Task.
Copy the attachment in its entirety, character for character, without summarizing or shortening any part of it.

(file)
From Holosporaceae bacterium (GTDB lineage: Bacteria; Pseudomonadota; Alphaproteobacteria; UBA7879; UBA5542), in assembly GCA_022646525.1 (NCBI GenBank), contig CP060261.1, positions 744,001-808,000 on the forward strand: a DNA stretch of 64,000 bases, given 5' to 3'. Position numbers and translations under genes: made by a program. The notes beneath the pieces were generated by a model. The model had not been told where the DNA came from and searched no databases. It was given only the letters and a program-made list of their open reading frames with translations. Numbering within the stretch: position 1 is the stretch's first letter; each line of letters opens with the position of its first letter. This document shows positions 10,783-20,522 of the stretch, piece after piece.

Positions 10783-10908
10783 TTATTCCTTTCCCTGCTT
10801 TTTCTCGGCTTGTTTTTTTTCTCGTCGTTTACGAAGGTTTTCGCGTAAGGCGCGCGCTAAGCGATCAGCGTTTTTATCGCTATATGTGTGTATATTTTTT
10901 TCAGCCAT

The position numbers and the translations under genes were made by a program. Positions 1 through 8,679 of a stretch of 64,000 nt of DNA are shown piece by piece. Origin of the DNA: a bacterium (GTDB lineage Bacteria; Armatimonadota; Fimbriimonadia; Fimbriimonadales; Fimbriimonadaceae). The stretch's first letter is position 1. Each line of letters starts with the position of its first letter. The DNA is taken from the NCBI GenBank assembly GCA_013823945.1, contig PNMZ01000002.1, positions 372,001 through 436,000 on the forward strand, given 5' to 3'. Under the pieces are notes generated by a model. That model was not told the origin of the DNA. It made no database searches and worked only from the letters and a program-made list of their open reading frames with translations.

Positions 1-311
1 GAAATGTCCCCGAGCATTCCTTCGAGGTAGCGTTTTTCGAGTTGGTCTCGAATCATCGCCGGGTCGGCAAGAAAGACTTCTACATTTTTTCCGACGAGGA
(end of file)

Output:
From Holosporaceae bacterium (GTDB lineage: Bacteria; Pseudomonadota; Alphaproteobacteria; UBA7879; UBA5542), in assembly GCA_022646525.1 (NCBI GenBank), contig CP060261.1, positions 744,001-808,000 on the forward strand: a DNA stretch of 64,000 bases, given 5' to 3'. Position numbers and translations under genes: made by a program. The notes beneath the pieces were generated by a model. The model had not been told where the DNA came from and searched no databases. It was given only the letters and a program-made list of their open reading frames with translations. Numbering within the stretch: position 1 is the stretch's first letter; each line of letters opens with the position of its first letter. This document shows positions 10,783-20,522 of the stretch, piece after piece.

Positions 10783-10908
10783 TTATTCCTTTCCCTGCTT
10801 TTTCTCGGCTTGTTTTTTTTCTCGTCGTTTACGAAGGTTTTCGCGTAAGGCGCGCGCTAAGCGATCAGCGTTTTTATCGCTATATGTGTGTATATTTTTT
10901 TCAGCCAT

The position numbers and the translations under genes were made by a program. Positions 1 through 8,679 of a stretch of 64,000 nt of DNA are shown piece by piece. Origin of the DNA: a bacterium (GTDB lineage Bacteria; Armatimonadota; Fimbriimonadia; Fimbriimonadales; Fimbriimonadaceae). The stretch's first letter is position 1. Each line of letters starts with the position of its first letter. The DNA is taken from the NCBI GenBank assembly GCA_013823945.1, contig PNMZ01000002.1, positions 372,001 through 436,000 on the forward strand, given 5' to 3'. Under the pieces are notes generated by a model. That model was not told the origin of the DNA. It made no database searches and worked only from the letters and a program-made list of their open reading frames with translations.

Positions 1-311
1 GAAATGTCCCCGAGCATTCCTTCGAGGTAGCGTTTTTCGAGTTGGTCTCGAATCATCGCCGGGTCGGCAAGAAAGACTTCTACATTTTTTCCGACGAGGA